A new product out on the market has made it much easier for young people to get a legal high and its easy access is concerning parents and legislators.
K2, a mixture of herbs laced with synthetic cannabinoids, has been increasing in popularity with young people across the state this summer and has researchers playing catch up.
NMS Labs in Willow Grove is currently working on a test that will indicate whether a person has ingested the herbs that are being sold at stores and on the Internet as incense.
"Our kid are being used as guinea pigs," Barry Logan of NMS said at a press conference at Radnor High School Sept. 17. "Interest in a test has really taken off in the last few weeks with school back in session."
The press conference, held by state Reps. Bryan Lentz, D-161; Jennifer Mann, D-132; and Rick Taylor, D-151, aimed to spread awareness about the new substance and encourage support of House Bill 176 which, if approved, would make K2 illegal.
"This mission is a tough one because there is a lot we just don’t know about it," Lentz said, adding that he said the new synthetic form could be more dangerous than marijuana because it is so much easier to get.
"You can buy it at a gas station, smoke shop or on the Internet," he said. "The problem is that students who would be afraid to buy marijuana from a drug dealer are not afraid to go in a buy something legally."
Mann, who authored the bill, agreed.
"We are doing a disservice to our children and sending them a bad message that this is not harmful because it is legal," she said.
If HB 176 passed the legislators said the legal ramifications for possession of K2 would be similar to possession of marijuana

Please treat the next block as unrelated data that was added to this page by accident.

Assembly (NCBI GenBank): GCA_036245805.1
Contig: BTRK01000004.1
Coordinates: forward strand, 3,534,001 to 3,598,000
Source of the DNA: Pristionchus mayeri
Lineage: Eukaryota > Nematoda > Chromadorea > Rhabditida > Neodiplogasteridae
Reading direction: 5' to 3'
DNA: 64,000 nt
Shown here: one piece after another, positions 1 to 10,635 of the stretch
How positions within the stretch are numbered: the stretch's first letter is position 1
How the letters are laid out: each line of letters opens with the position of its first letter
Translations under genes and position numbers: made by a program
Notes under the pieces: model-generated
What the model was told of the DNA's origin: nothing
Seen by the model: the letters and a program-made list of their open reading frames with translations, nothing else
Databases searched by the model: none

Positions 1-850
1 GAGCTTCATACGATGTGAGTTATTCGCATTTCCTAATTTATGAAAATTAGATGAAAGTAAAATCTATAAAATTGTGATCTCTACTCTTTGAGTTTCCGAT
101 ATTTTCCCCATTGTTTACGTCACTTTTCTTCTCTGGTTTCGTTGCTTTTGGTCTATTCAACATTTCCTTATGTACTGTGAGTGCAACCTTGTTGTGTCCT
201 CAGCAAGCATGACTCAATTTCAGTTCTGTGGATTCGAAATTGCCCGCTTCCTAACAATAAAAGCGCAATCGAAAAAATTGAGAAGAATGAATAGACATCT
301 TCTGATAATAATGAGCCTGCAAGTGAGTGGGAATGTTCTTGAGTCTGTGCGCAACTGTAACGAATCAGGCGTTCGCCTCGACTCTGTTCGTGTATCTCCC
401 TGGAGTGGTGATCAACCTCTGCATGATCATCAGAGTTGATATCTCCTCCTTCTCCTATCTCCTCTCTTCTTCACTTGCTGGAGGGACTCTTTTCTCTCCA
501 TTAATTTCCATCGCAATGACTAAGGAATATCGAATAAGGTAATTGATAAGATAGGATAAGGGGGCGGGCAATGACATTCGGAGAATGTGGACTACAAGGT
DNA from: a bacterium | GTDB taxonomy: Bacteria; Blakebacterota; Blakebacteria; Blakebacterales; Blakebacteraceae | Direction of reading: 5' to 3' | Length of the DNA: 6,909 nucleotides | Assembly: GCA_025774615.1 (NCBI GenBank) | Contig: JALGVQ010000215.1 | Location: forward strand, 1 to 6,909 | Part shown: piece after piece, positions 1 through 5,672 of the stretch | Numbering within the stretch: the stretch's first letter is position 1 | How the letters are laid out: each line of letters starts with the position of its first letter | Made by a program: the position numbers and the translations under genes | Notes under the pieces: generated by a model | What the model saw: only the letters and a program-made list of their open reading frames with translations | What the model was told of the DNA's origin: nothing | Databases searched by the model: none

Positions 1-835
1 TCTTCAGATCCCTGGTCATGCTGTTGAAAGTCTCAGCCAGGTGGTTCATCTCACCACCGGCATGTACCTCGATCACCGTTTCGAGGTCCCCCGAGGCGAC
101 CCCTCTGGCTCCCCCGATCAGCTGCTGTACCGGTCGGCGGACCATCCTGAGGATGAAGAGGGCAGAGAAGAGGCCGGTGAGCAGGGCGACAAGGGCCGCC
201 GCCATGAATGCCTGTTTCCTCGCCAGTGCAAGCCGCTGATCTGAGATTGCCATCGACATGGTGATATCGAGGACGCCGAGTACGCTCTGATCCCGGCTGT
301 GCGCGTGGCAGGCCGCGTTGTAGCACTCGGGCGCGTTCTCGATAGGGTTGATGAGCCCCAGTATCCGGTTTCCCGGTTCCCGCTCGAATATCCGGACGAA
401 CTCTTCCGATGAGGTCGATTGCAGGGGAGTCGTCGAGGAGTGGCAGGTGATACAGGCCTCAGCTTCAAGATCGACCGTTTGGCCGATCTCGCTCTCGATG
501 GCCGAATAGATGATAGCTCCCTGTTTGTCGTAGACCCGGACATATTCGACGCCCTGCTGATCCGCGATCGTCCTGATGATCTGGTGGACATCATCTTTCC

According to Logan and Michael Frost, an addiction expert from Horsham Laboratories, smoking K2 leads to the same type of intoxication as smoking marijuana, but, the two said, many times it also comes with more serious side effects.
Almost everyone Frost talked to who ingested the herbs reported some degree of anxiety. Other effects include high blood pressure, hallucinations, increased heart rate and paranoia.
"These kids aren’t getting what they bargained for," Frost said, adding that he has seen cases where symptoms can last for hours or days.
"The problem now is that we just can’t detect it," he said. "We’re kind of treating it by watching and waiting to see what symptoms develop."
It is too early to tell what, if any, long-term side effects the mixture would have on its users, but even in its few months on the market, K2 has proved its fatal affects.
An 18-year-old in Iowa, who had just graduated high school in June, killed himself shortly after smoking K2.
According to a police report from the case, the teenager had a severe psychological reaction shortly after smoking the synthetic form.
"Technology is always ahead of the law when it comes to things like this," Taylor said. "It’s very scary stuff."
K2 has already been banned in nine states and legislation is pending in five more.
By Jesse Reilly, Staff Writer
Link to story: http://www.montgomerynews.com/artic...rove_guide/news/doc4c93c02dbccbf425424515.txt
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